Proper diagnoses of crop problems are important steps in determining corrective measures in the current cropping season or in developing appropriate management strategies to prevent or avoid the problems in years to come. One of the keys to a successful crop problem diagnosis is to be timely in troubleshooting the problem in the first place. Attempting to conduct a post-mortem diagnosis during harvest in mid-October for a problem that occurred in early June is often impossible.
Walking Your Fields. There is no substitute for walking your fields when it comes to successfully diagnosing crop problems. Stand establishment (germination, emergence, seedling growth) is critical for ensuring maximum yield potential for most agronomic crops. Failure to successfully establish a vigorous, uniform stand of plants almost always limits yield from the very beginning of the season.
Timely Diagnoses. Because stand establishment is so important, don't wait to walk your fields until it's knee-high or taller. Get out there often during the first thirty days after planting. The important thing is to diagnose the problem as soon as possible because the "evidence" often disappears as seeds or plants rot away. For example, wireworm damage to a corn kernel is impossible to diagnose after the kernel has rotted away.
"Hired Gun" Expertise. Don't hesitate to call in "hired guns" to help you diagnose crop problems when you first notice them. Use the expertise of your local county Extension educator, private crop consultant, industry agronomist, or university Extension specialist. Send samples to Purdue's Plant & Pest Diagnostic Laboratory or other diagnostic clinics for diagnoses and recommendations.
Keep Good Records. Invariably, the factor that most limits a good crop problem diagnosis is inadequate cropping records. So many times when I am in the middle of a field scratching my head (or other body parts) about a crop problem, I have the feeling that I am missing a critical piece of the puzzle that would solve the problem in an instant. The list of important records to keep is admittedly long. Tillage operations this year and last year, pesticide applications this year and last year, soil sample analyses, rainfall this year and last year, previous crop, planting dates, which varieties were planted where, seed quality of the varieties planted, planting depth, soil moisture before, at, and after planting, soil temperature at planting, temperatures in general after planting, pesticides applied to an adjoining field, your mother's maiden name, .............you get the picture.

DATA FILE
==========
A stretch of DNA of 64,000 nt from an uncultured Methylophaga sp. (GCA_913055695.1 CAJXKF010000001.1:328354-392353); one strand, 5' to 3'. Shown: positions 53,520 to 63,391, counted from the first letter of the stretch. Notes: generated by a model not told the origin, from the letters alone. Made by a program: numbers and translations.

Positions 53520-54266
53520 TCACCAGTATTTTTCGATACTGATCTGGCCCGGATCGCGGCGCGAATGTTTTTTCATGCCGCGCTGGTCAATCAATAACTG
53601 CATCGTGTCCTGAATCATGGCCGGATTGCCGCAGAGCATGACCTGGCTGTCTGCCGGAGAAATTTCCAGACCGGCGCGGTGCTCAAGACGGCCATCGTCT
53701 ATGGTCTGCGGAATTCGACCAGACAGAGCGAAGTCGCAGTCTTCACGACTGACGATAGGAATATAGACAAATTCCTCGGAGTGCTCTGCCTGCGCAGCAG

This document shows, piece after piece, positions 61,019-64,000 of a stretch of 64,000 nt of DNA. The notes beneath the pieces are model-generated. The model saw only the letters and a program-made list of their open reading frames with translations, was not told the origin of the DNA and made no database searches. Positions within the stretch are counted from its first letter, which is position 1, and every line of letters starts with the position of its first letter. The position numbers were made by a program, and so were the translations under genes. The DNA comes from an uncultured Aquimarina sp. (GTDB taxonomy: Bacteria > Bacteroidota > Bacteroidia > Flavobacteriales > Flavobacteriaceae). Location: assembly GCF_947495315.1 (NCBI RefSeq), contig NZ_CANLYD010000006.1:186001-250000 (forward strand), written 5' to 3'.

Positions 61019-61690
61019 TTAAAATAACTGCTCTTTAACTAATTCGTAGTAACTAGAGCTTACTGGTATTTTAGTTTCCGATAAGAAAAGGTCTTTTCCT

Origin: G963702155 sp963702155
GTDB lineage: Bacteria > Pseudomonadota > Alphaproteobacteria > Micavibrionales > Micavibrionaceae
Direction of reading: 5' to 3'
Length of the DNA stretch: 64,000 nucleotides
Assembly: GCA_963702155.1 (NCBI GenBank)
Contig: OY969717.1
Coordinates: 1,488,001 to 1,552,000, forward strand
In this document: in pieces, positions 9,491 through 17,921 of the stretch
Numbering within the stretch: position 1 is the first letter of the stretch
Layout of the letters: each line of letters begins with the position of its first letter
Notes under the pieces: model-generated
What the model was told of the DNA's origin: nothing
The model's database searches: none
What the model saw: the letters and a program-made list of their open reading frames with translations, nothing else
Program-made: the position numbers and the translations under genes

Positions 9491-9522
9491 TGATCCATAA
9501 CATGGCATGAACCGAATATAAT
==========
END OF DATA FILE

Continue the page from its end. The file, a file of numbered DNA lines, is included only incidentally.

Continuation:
Bottom Line. Walk your fields often. Diagnose crop problems as soon as you notice them. Call in the "calvary" if necessary to assist in the diagnosis.
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The Corn Growers Guidebook , a WWW resource for corn management systems in Indiana and the eastern CornBelt.
Purdue University Agronomy Extension WWW Home Page.
Purdue Agronomy On-Line! , Purdue's Agronomy Department WWW Home Page.